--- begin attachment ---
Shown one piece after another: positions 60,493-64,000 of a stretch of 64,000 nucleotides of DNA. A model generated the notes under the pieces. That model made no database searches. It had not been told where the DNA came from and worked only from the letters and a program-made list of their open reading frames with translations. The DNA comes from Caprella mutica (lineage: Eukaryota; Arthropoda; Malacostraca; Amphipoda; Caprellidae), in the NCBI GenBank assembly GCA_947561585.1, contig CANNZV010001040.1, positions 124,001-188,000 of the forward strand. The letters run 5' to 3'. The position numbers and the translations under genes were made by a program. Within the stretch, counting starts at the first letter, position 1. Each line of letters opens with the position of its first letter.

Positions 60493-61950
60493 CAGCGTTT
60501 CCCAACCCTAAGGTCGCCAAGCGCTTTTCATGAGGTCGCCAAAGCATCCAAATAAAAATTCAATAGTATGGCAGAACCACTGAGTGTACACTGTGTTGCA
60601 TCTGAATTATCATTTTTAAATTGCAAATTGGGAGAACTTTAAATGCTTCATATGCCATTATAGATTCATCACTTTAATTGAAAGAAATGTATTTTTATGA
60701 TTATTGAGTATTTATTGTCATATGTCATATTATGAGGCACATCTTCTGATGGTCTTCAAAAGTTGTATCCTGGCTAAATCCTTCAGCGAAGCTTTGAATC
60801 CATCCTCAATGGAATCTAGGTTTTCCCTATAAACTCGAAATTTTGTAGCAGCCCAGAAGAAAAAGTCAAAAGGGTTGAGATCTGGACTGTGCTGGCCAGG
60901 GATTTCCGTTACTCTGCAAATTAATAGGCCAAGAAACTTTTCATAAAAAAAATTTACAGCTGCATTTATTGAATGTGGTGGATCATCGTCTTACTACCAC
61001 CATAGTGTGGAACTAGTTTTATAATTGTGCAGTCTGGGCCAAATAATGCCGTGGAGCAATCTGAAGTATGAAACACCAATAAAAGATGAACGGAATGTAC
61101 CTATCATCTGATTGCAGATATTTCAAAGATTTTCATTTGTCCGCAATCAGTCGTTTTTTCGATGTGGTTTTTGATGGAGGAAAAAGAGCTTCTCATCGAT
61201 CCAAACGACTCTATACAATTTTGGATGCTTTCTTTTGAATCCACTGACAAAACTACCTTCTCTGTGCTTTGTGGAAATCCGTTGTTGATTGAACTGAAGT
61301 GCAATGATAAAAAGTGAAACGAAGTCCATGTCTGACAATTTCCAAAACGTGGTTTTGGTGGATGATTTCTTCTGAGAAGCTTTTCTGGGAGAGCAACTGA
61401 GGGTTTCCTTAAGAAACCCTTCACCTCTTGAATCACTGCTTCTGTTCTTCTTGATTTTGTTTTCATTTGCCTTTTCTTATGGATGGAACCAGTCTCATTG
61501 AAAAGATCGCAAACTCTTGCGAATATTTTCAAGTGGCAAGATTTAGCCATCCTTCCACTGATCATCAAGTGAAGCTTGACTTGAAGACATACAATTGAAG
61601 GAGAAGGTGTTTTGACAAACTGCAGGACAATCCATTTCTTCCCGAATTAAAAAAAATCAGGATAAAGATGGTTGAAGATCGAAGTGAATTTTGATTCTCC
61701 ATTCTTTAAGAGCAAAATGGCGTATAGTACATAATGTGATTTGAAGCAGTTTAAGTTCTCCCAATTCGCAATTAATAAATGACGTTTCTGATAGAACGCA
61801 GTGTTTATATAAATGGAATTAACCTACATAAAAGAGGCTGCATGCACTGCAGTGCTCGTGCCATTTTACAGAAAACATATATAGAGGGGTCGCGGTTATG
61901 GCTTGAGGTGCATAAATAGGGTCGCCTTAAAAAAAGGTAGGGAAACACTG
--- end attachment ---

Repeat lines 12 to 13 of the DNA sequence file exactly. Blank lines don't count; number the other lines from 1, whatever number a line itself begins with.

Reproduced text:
61301 GCAATGATAAAAAGTGAAACGAAGTCCATGTCTGACAATTTCCAAAACGTGGTTTTGGTGGATGATTTCTTCTGAGAAGCTTTTCTGGGAGAGCAACTGA
61401 GGGTTTCCTTAAGAAACCCTTCACCTCTTGAATCACTGCTTCTGTTCTTCTTGATTTTGTTTTCATTTGCCTTTTCTTATGGATGGAACCAGTCTCATTG